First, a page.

A who's who of college basketball coaching was scheduled to be in La Porte, Ind., one night last winter to watch Isaac Humphries play.
"There was Duke, Kansas," Humphries said. "All these big schools were supposed to come."
Then it began snowing and continued snowing. Coaches canceled recruiting trips to this town near the Indiana-Michigan border ... with one exception. Kentucky Coach John Calipari came to the game.
"I was told he was the only one with a plane big enough to land," Humphries recalled with a smile. "At that point, it became obvious that he was kind of serious about me. And it did have a subconscious effect on me. ... I think in my head I definitely thought he has the time for people. And he kind of just gets stuff done in the end. Just all-around special."
Never miss a local story.
Humphries, a native of Sydney, Australia, had come to La Porte in 2014 to play for the La Lumiere School. He was in the class of 2016. When he decided to reclassify and enter college this year, Calipari's interest increased. The UK coach saw in Humphries a 7-foot Plan B for this season's Kentucky front line.
"God forbid if Alex (Poythress) doesn't come back like he needs to, we didn't have enough (big) guys," Calipari said.
One of UK's heralded freshmen, guard Jamal Murray, had played against Humphries in the FIBA U17 World Championships. Humphries scored 41 points and grabbed 19 rebounds in a victory over Murray and Canada.
"Jamal told me what he was," Calipari said. "Makes 15-footers. He'll make his free throws. Anything around the goal, like 5-footers, he makes. And if he shoots it, you're thinking it's going in."
What? No high-flying dunks?
"Sometimes we forget we're playing basketball," Calipari said. "That's what we're playing."
In describing his playing style, Humphries made himself sound like a traditional big man. He's content in the shadow of the rim.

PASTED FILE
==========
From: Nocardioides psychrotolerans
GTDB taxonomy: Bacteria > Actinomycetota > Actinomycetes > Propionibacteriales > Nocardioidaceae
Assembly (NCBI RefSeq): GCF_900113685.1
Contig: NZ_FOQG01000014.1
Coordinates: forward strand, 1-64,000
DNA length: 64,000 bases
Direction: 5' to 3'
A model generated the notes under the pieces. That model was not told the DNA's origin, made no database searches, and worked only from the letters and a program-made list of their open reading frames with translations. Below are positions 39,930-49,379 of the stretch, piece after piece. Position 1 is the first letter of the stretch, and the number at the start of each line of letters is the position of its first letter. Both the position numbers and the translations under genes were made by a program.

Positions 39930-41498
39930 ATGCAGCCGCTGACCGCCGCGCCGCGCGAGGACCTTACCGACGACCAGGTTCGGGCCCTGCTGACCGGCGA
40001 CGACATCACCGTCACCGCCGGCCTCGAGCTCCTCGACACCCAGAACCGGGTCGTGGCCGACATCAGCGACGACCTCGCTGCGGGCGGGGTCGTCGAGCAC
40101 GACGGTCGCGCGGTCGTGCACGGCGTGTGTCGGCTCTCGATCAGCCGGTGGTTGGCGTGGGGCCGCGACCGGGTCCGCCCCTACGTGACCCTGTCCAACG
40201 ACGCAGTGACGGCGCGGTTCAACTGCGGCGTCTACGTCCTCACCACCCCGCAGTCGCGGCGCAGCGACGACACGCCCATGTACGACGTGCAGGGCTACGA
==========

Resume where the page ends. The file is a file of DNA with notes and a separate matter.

"A lot of my stuff happens inside the key and in the paint," he said. "I like to bang and I like to go be rough. I'm very fundamental."
The comparison currently en vogue likens Humphries to Josh Harrellson. Calipari subscribes.
"He's Josh Harrellson," the UK coach said. "He's a 7-footer who is skilled. Same type body. Only bigger than Josh."
With that, Calipari quickly volunteered a clarification.
"I'm not talking the Josh Harrellson of my first year," he said. "I'm talking the Josh Harrellson of my second year."
Of course, Harrellson made little impact in the 2009-10 season. Then, after drawing Calipari's ire in the preseason with an indiscreet tweet, Harrellson blossomed in 2010-11 and anchored a Final Four run.
For Humphries, the comparisons to Harrellson are a mystery.
"I've heard the references," he said. "But I've never really seen any clips of him playing. ... When I get a chance, I'm going to look him up and see what everyone's going on about."
As those attuned to recruiting know, Humphries cannot be a one-and-done player for Kentucky. Because his birthday is in January, he is ineligible for the 2016 NBA Draft. After moving from Australia to Indiana last year and then on to Kentucky this year, he welcomes a delay in turning pro.
"I think that's good for me because I'm situated somewhere for two years as opposed to moving around all the time," he said. "I'll be able to get used to this place and really learn a lot more than I would in one year.
"Who knows? I may not have been good enough (for the NBA) in one year. So, now, I know I'll be here."